This is the 3rd edition of the cron.weekly newsletter. I’m seeing new signups and no unsubscribes – that motives me even more to keep the new content coming!
A lot of things happened last week, so it’s a pretty big issue this time.
This new version features a REST API and improved web interface. Most of the development in this release went into the API and making all other tools (web, cli, graphite) take advantage of it.
This is a good reminder on why we shouldn’t blindly copy/paste commands from the web into our terminal. Even if we ignore copy/pasting from the web, evaluating the content of a script that contains terminal escape sequences is tricky and could allow an attacker to trick even the most experienced of sysadmins.
This is an impressive demo on how the team at Docker used Swarm, their container clustering tool, to launch and manage over 30.000 containers on 1.000 hosts.
Red Hat has released version 7.2 of their Enterprise Linux distribution. We should expect to see a CentOS 7.2 within a couple of weeks. It contains quite a few bugfixes and adds improved support for OpenSCAP (Security Content Automation Protocol) as wel as updates to the Docker engine and its management tools.
Quite the release week, indeed! Nmap released version 7 of its network and security scanner. Among its top improvements are better Scripting Engine support, mature IPv6, faster scans and more SSL/TLS scanning options.
The releases just keep on coming: Wireshark, the popular network packet capturer has released version 2.0.0. The most obvious change is a new GUI that should run smoother.
It’s taken a bit of a beating the last couple of months, but recent analysis concludes that TrueCrypt is, in fact, pretty safe to use.
I know what you’re thinking, this is a Linux newsletter – right? Well, turns out … the latest release of Microsoft’s Visual Studio editor is both open source and runs fine on Linux and Mac machines. Its code project seems like a great editor for both .NET and Node.js coding.
Similar to how the Wine project allows you to run Windows binaries on Linux, the Darling project allows you to run Mac OSX binaries on Linux. It’s a young project, but the first proof-of-concepts are already available.
Tools & Projects
Traefik is a modern HTTP reverse proxy and load balancer made to deploy microservices with ease. It supports several backends directly (Docker, Mesos/Marathon, Consul, Etcd, Zookeeper, BoltDB, Rest API, file…) to manage its configuration automatically and dynamically.
If you’ve ever felt the cli interface to lack coherence or logic, maybe this project is something for you. It “joyable” equivalents for existent linux/mac/windows commands for developers and admins.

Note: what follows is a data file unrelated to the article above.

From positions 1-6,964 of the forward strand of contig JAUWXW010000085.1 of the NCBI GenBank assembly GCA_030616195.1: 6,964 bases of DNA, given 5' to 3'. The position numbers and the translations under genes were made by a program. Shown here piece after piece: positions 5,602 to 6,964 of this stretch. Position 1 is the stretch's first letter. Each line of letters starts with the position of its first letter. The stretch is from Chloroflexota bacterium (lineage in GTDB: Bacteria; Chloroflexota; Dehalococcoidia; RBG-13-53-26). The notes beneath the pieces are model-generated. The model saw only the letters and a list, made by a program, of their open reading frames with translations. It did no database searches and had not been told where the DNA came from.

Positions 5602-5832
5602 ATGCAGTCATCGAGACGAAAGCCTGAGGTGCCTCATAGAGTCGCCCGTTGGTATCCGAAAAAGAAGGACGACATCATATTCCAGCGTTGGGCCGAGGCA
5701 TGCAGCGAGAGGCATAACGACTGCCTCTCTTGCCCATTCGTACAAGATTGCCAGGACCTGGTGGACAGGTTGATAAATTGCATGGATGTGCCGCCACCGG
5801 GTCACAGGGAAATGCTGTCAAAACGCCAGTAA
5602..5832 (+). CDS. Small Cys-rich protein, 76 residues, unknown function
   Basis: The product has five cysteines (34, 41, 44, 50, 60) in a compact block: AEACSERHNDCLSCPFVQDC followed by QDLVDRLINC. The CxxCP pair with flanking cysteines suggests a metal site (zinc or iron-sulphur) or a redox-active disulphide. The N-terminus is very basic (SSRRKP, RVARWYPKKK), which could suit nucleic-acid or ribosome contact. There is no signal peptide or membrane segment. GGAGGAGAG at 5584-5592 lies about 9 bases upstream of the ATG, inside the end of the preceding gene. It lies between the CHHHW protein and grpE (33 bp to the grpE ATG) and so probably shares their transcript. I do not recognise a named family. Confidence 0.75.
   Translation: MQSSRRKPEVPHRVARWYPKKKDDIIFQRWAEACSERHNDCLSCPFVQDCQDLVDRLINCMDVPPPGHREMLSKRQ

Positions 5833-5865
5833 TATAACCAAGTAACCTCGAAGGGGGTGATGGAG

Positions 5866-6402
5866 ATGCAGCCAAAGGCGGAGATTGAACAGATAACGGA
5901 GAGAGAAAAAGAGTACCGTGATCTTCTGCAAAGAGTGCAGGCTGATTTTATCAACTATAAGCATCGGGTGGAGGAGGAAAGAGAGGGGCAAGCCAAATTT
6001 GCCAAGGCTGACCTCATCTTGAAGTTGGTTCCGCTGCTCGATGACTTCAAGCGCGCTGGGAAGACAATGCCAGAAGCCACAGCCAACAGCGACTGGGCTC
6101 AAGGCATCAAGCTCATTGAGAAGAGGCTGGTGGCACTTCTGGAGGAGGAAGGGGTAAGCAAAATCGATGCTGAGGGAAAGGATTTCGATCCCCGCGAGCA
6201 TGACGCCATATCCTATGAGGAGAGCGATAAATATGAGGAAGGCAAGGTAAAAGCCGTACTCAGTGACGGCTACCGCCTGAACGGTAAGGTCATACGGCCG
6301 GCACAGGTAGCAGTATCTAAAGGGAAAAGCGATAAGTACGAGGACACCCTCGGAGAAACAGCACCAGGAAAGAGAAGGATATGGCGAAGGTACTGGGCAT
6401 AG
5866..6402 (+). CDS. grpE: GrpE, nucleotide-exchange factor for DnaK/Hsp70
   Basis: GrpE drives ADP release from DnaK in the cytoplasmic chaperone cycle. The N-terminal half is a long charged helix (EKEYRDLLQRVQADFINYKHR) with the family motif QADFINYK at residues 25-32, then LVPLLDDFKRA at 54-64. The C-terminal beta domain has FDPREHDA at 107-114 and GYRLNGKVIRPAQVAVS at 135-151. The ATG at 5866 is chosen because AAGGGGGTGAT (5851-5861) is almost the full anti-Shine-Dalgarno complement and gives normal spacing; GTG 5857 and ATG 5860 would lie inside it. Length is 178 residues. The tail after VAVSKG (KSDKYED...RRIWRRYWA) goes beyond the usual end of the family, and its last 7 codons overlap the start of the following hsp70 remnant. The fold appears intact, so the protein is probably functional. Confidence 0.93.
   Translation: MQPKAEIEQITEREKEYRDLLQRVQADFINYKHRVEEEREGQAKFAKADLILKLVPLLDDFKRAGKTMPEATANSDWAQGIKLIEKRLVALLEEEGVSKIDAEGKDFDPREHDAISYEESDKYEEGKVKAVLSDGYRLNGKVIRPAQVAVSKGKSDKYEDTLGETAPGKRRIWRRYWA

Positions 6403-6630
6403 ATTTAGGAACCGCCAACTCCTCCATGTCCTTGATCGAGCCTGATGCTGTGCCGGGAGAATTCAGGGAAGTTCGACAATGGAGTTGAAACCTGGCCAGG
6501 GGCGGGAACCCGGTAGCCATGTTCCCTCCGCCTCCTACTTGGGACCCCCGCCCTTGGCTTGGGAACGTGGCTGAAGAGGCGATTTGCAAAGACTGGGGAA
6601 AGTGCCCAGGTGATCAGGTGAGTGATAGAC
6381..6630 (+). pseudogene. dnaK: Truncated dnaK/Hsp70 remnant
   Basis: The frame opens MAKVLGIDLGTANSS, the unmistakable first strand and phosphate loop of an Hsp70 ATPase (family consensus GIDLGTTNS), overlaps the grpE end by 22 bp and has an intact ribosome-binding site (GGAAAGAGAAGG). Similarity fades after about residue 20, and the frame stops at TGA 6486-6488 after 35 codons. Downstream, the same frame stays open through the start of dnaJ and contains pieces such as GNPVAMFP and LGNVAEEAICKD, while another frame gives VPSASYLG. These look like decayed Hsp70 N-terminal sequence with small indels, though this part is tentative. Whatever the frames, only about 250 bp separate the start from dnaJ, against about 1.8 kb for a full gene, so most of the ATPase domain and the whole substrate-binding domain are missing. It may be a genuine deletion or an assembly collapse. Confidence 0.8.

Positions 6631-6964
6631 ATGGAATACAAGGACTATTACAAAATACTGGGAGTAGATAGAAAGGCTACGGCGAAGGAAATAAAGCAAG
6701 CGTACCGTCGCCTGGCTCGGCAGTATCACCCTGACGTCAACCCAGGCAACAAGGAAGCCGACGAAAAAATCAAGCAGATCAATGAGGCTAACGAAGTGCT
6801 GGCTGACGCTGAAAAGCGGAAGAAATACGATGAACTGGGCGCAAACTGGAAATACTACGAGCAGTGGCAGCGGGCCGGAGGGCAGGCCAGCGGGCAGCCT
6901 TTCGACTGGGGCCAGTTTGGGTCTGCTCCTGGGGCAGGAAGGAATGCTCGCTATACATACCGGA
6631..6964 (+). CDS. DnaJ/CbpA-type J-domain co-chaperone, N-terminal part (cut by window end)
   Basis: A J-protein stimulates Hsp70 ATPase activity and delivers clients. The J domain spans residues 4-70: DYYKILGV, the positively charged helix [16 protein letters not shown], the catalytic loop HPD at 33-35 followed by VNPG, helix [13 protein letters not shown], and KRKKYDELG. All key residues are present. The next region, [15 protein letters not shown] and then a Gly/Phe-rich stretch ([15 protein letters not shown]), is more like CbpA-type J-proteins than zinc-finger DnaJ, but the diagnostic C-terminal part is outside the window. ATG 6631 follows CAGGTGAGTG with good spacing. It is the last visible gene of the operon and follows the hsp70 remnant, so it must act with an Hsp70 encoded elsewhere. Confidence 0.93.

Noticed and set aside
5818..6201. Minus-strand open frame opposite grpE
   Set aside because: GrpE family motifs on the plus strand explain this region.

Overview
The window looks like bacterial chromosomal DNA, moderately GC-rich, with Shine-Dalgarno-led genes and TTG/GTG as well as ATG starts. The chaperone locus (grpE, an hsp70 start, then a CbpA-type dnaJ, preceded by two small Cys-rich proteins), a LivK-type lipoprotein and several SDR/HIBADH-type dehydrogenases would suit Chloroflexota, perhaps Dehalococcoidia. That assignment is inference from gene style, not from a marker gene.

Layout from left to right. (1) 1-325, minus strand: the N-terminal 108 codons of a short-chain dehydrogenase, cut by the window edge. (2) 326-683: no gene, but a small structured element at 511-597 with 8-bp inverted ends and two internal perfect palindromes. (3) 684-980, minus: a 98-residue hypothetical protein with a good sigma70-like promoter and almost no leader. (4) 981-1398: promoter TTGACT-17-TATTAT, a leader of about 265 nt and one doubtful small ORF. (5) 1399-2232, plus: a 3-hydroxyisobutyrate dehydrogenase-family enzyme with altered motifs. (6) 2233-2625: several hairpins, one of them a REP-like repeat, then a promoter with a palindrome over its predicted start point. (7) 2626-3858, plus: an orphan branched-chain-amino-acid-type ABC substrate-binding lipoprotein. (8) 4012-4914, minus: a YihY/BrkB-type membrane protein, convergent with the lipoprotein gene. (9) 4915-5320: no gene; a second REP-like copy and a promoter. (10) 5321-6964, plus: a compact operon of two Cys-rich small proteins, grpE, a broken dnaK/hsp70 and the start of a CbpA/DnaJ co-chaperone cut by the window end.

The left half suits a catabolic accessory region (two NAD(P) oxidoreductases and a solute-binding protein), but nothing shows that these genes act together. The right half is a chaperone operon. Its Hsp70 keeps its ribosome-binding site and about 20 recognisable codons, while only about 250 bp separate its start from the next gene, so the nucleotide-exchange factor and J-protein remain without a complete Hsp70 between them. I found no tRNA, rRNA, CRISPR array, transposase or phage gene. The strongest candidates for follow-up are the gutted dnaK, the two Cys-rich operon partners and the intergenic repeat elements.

This new webmail client tries to compete with Gmail, using a slick and lightweight interface with tabs, bidirectional synchronisation, threads and labels.
Desk makes it easy to flip back and forth between different project contexts in your favorite shell. Change directory, activate a virtualenv or rvm, load in domain-specific aliases, functions, arbitrary shell files, all in a single command.
Another fine release from the Netflix open source team! Spinnaker is an open source, multi-cloud continuous delivery platform for releasing software changes with high velocity and confidence. Spinnaker is designed with pluggability in mind; the platform aims to make it easy to extend and enhance cloud deployment models.
Heroic is the in-house time series database Spotify uses as the backend for its monitoring infrastructure. It’s a layer on top of Kafka, Cassandra and Elasticsearch.
Adsuck is a small DNS server that spoofs blacklisted addresses and forwards all other queries. The idea is to be able to prevent connections to undesirable sites (such as ad servers, crawlers and other bloat).
Yoke is a Postgres redundancy/auto-failover solution that provides a high-availability PostgreSQL cluster that’s simple to manage.
Geode is an open source, distributed, in-memory database for scale-out applications. In short, Geode is an application that could replace your memcached setups if you’re struggling with the limitations of memcached.
Guides & Tutorials
This blogpost by the Varnish team offers some insights into Varnish cache poisoning/invalidation attacks that could be used to launch a denial-of-service attack against a running Varnish instance. They go into more detail on using multiple different backends to protect against such an attack.
This post goes into more details on the signals you can send to processes. What are the differences between a SIGHUP and a SIGINT? How do applications implement different signals? A good read to refresh your knowledge on process signals in Linux.
A short but useful guide on using tar to create incremental back-ups instead of full back-ups on each run.
A really in-depth blogpost for all the crypto fans. It focusses on the improvements TLS 1.3 can bring in terms of speed for setting up TLS connections faster.
This post dives into 2 techniques to make Node.je more scalable: building multi-core support in the code itself, with the cluster module and placing an nginx reverse proxy & load balancer in front of it.
This is an impressive overview of the different monitoring tools out there. The last couple of years, a lot of the #monitoringsucks camp has been moving to a more positive #monitoringlove attitude. The result is an immense growth in monitoring solutions, database backends and on-call services. This post gives you a nice overview of each of them.
This blogpost comes form one of the creators of systemd. It goes into more detail on the creation of sd-event, a new event-loop API written for systemd. It goes deeper into the API and offers a lot of insights from a technical point of view.
Some nice hands-on examples of modifying PDF files, converting video and audio and doing screen recording with tools at the Linux CLI.